What is Chronograph?
The term Chrono is synonymous with wrist watches and pocket watches. It is also one of the most intriguing names baffling a large number of uninitiated folks.
So what is a Chrono? And more specifically where did the word originate from.
Let’s begin with the second question. Chrono is derived from the Greek word for time, “chronos” and the Greek word for writing “Graph”. The earlier versions of Chrono did actually use a miniature pen, attached to the index. The subsequent length of the pen would then indicate how much time had elapsed.
As for what is Chrono? Here is a simple answer. It is a refined name given to a stop watch. Many pricey, well known brands provide this extra complication along with display watch. In its simplest form a Chrono sports an independent sweeping hand which can be started, stopped and reset with the push of a single stem or multiple stems depending upon the manufacturers designing logic. One of the most appropriate phrase which sums up Chronos is – function beyond mere time keeping.
The “Recording” capacity of time lapsed varies, depending on the number of complications and design. While some wrist watches boast just a secondary sweeping seconds arm there are others with have multiple dials, featuring the minutes and hours hand too. The Omega Speedmaster and Universal Genève Compax 22705 are some of the examples.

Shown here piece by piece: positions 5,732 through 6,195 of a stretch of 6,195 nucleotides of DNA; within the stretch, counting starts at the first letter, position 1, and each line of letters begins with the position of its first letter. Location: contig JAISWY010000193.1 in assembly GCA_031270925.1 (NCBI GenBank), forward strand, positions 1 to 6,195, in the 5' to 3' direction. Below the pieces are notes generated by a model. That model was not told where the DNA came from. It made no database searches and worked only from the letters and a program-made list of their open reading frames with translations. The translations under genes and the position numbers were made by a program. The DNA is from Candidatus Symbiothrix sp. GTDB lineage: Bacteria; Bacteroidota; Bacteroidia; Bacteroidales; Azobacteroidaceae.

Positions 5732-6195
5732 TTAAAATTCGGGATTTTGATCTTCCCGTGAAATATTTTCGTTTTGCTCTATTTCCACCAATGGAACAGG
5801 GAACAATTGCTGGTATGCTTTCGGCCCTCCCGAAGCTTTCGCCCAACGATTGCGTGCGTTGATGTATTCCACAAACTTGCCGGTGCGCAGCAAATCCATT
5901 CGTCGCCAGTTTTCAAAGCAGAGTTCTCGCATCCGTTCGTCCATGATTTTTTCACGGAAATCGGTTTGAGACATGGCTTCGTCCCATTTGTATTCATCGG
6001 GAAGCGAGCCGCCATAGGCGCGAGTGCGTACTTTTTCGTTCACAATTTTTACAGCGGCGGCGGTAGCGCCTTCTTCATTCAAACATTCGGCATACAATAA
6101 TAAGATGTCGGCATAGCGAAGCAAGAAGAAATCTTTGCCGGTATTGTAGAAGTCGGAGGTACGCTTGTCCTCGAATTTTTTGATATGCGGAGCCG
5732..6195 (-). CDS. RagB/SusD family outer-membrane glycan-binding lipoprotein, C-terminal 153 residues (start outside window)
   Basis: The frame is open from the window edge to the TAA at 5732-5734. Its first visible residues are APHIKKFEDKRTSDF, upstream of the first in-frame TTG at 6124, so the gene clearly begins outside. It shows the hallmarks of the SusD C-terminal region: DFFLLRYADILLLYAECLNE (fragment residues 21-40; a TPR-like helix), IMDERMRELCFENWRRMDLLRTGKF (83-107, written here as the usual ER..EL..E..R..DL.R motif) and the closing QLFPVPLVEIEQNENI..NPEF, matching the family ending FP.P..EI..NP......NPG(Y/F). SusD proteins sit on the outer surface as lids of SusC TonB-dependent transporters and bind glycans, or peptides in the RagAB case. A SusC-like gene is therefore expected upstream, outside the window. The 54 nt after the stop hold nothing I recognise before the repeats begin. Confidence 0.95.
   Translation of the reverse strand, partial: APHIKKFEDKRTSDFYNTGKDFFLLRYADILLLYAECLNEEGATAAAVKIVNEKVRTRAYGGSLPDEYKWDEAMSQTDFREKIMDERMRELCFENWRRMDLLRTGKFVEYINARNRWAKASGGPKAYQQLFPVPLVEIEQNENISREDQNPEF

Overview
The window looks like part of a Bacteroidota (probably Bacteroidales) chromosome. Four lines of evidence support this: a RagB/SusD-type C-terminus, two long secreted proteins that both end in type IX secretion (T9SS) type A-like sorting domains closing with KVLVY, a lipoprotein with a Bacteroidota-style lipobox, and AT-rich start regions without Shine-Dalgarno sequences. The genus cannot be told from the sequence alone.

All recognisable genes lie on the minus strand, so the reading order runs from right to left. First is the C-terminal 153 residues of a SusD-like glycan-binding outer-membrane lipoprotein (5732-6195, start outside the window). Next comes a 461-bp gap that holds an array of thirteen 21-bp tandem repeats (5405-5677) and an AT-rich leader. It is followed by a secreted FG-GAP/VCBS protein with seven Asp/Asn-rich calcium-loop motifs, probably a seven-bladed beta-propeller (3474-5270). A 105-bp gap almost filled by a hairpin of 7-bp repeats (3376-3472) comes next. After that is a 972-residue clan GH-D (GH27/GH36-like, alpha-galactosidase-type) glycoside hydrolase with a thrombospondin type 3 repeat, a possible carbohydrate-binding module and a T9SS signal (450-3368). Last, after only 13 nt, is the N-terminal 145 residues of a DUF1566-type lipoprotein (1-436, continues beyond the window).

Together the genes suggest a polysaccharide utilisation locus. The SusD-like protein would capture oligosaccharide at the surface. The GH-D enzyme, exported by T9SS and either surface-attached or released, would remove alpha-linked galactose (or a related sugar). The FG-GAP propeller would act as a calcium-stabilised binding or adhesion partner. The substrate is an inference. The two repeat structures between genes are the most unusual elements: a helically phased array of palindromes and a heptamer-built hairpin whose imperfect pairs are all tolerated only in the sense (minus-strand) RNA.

The History – Who invented Chrono?
The year 1816 saw the beginning of the modern day Chrono. It was Louis Moinet who invented the contemporary version of this complication. Incidentally, it was created to supplement some of the gadgets used by astronomical society and agencies. However, the credit for the marketed version goes to Nicolas Mathieu Rieussec who developed the same at King Louis XVIII command. This was during the year 1821.
The mass production of Chronos started at the beginning of the 20th century. Manufacturers sold these fancy time pieces with fixed bezels to provide advanced computing features such as measuring the speed or distance depending on the “travel time” and “speed” respectively. Nonetheless, it was Tag Heur ( Earlier Heur ) who introduced the first rotating bezel tachymeter in the year 1958.
Mentioned below is a simple example of calculating the speed at which the car travels from point A to point B, assuming that the distance between these targets is one kilometre.
Chronograph versus Chronometer –
The two are often used interchangeably to convey the additional functions or complications of a wrist watch which is entirely wrong. While chronograph definitely refers to additional features such as stop watch, chronometer is a metric which defines how robust and accurate a mechanical timepiece functions. Wrist watches are typically designated a chronometer status by COSC the official Swiss Chronometer testing institute. Without this accreditation a timepiece cannot be called a chronometer.